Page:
Waste360 is part of the Informa Markets Division of Informa PLC

This site is operated by a business or businesses owned by Informa PLC and all copyright resides with them. Informa PLC's registered office is 5 Howick Place, London SW1P 1WG. Registered in England and Wales. Number 8860726.

Need to Know
Top Trends (and Tips) in Responsible E-waste Recycling
Corporations and governments want to know that their e-waste vendors and partners are working toward a circular economy. “For instance, we are zero waste, zero landfill,” explains Shegerian. “So, if we take in 30 million pounds of electronic waste every month and destroy it and commoditize it, we sell the steel, the plastic, we recycle the glass, we sell all the circuit boards with our downstream partners. Zero goes to landfill and zero goes to waste.” Another part of the business is asset management and data destruction. “Our partners ask us to destroy the data, fix the materials up, clean them up and then repackage and resell them,” he adds. “So, that’s a growing business that goes for beneficial reuse for secondary and tertiary markets around the world and in the U.S.” To prevent e-waste, the global sustainability certification TCO Certified has a circular approach to the production and consumption of IT products. By requiring that IT products are durable, repairable and upgradeable as well as recyclable, products can live longer and materials can be recovered. “There is not one big solution to this problem—it’s all about taking many small steps in the right direction. For example, with TCO Certified, generation 8, the use of hazardous substances in IT products is reduced or eliminated to enable recycling of materials when the product has reached the end of its usable life,” said Andreas Rehn, development manager at TCO Development, the organization behind TCO Certified, in a statement. “TCO Certified also requires that important spare parts are made available and that batteries are replaceable, so we don’t have to discard products just because the battery has lost its capacity,” added Rehn.

Charlotte, N.C., Launches New Economic Model

The city’s Circular Charlotte model would use waste to potentially create hundreds of new jobs and significant revenue by 2040.

The city of Charlotte, N.C., announced its plan to launch Circular Charlotte, a new, regenerative economic model designed to produce zero waste and to generate hundreds of jobs and significant revenue.

The city worked with Metabolic and Envision Charlotte to create the study “Circular Charlotte: Toward a Zero Waste and Inclusive City.” The study analyzed Charlotte’s waste stream and found Charlotte’s 900,000 tons of annual waste represent a potential residual value of roughly $111 million per year. By adopting a comprehensive waste diversion strategy, Charlotte found it could create hundreds of jobs by harnessing material instead of dumping it into ever-growing landfills.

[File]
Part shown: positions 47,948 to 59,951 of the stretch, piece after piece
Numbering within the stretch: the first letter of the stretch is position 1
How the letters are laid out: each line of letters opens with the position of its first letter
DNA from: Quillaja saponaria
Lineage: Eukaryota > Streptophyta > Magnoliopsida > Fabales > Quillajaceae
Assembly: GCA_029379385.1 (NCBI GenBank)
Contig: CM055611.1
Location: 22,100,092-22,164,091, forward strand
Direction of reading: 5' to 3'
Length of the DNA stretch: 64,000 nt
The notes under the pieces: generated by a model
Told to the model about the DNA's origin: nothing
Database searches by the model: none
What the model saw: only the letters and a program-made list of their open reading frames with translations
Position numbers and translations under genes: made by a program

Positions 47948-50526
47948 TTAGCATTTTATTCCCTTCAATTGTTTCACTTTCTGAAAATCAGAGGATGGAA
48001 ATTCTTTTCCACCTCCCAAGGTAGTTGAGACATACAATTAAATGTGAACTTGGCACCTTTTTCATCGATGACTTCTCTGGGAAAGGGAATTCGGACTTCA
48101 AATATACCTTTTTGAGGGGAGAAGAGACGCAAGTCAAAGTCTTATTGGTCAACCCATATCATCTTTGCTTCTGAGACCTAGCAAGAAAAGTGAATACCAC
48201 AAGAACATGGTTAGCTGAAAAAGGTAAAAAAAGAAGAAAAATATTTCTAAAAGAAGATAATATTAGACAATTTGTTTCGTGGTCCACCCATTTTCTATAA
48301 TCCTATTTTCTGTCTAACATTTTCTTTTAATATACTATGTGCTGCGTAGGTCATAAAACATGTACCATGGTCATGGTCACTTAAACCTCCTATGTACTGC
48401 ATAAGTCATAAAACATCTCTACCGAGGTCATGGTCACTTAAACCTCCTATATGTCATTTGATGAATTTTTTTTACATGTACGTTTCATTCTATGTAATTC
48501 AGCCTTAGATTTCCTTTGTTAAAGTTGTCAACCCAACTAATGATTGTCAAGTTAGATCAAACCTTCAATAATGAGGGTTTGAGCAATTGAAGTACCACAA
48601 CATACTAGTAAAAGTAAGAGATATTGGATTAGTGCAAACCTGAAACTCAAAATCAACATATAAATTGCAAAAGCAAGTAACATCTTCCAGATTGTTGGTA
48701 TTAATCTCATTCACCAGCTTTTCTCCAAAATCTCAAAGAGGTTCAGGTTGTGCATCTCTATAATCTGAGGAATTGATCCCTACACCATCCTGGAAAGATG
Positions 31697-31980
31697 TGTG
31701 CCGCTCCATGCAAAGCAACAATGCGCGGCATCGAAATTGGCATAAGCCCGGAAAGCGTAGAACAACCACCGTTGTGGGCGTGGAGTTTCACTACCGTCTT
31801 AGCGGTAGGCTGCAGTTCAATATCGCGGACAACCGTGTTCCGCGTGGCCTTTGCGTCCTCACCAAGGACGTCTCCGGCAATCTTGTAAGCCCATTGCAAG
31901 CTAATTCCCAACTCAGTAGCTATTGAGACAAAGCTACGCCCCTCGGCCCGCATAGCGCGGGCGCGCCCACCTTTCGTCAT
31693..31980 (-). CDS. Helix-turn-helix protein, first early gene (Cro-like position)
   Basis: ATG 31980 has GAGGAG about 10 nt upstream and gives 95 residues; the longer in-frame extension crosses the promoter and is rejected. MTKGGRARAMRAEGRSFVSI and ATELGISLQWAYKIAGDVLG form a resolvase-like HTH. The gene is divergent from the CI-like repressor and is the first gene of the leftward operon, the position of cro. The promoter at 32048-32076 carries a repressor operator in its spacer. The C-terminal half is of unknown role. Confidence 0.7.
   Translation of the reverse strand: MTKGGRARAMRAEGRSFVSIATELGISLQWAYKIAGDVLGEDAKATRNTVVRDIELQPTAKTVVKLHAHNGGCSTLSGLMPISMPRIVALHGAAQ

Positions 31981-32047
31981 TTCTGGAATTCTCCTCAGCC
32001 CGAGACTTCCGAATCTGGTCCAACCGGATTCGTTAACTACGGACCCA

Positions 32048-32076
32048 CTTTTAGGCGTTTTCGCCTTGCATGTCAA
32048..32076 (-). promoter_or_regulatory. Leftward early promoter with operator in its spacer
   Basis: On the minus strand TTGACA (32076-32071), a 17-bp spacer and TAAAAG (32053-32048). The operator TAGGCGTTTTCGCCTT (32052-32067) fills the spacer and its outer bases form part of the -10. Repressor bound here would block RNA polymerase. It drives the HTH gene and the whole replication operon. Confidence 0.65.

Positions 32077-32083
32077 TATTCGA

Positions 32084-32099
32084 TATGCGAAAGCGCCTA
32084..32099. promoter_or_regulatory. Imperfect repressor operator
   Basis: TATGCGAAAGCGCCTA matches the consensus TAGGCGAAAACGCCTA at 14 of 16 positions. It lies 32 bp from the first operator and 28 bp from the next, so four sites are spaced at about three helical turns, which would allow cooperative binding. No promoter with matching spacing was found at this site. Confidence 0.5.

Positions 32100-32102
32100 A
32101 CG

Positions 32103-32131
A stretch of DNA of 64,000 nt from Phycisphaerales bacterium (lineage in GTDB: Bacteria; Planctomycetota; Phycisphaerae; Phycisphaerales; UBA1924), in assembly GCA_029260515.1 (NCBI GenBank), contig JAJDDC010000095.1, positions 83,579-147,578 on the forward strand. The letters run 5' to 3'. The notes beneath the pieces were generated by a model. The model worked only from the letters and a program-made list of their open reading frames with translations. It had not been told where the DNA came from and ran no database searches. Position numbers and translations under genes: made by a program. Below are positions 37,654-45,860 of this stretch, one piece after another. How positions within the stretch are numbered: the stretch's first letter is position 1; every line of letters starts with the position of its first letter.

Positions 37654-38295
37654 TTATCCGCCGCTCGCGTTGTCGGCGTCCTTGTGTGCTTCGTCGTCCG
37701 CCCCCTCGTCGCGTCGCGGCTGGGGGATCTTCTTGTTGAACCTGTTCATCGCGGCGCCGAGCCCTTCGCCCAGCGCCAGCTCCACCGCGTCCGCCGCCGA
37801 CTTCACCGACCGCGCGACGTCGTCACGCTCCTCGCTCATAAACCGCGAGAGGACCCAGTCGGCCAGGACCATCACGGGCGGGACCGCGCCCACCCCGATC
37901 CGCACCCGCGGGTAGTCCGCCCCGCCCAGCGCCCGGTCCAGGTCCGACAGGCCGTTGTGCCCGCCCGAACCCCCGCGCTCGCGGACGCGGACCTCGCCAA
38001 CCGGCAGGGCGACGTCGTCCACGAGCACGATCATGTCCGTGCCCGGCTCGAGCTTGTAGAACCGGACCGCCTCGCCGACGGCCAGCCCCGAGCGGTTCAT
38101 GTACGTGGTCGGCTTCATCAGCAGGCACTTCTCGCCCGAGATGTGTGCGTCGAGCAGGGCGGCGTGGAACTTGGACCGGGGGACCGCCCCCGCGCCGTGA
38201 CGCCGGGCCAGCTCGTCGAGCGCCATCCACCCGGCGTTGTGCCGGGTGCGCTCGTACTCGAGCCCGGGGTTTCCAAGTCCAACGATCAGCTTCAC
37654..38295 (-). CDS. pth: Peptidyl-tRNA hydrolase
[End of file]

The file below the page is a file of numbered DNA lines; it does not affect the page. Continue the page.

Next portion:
Charlotte noted it is the first city in the United States to make a commitment to adopting the circular economy as a public sector strategy.  

The Circular Charlotte strategy will put the findings of the report into action through five business cases that will serve as the foundation for Circular Charlotte. To begin implementation of the strategy, the city will focus efforts on four of the five business cases:

  • Creating hundreds of jobs by developing a circular industry based on feeding 50,000 tons of food waste to black soldier fly larvae, which can be converted into pellets to use as feed on North Carolina poultry farms.
  • Saving hundreds of thousands of gallons of water by developing a closed loop textiles chain for linens and uniforms used in hotels and hospitals, cutting demand for environmentally damaging cotton and polyester production and offering opportunities to work in a whole new industry.
  • Providing entrepreneurs (who might not otherwise be able to afford to develop their circular economy business ideas) with equipment, expert advice and commercial feedback to develop circular economy business ideas at a startup incubator based at the Innovation Barn.
  • Averting CO2e emissions by transforming concrete from demolition sites and powder created from discarded glass into new concrete, also creating new jobs.

“We are thrilled to implement the circular economy strategy in Charlotte,” said Marcus D. Jones, Charlotte city manager, in a statement. “The Circular Charlotte initiatives will help Charlotte address key issues impacting the entire city: economic and social mobility. We fully expect Circular Charlotte, along with the work we do, to help us become the epicenter for people and cities to learn how to experiment, create and innovate.”

The city will roll out the strategy gradually beginning with a $2 million investment into Envision Charlotte’s Innovation Barn, which will serve as a hub for local entrepreneurs and innovators to conduct groundbreaking circular economy work. Furthering its commitment to the circular economy, the city has joined The Ellen MacArthur Foundation’s Circular Economy 100 (CE100), a program that brings together corporations and governments to accelerate circular economy innovations.

Hide comments

Comments

  • Allowed HTML tags: <em> <strong> <blockquote> <br> <p>

Plain text

  • No HTML tags allowed.
  • Web page addresses and e-mail addresses turn into links automatically.
  • Lines and paragraphs break automatically.
Publish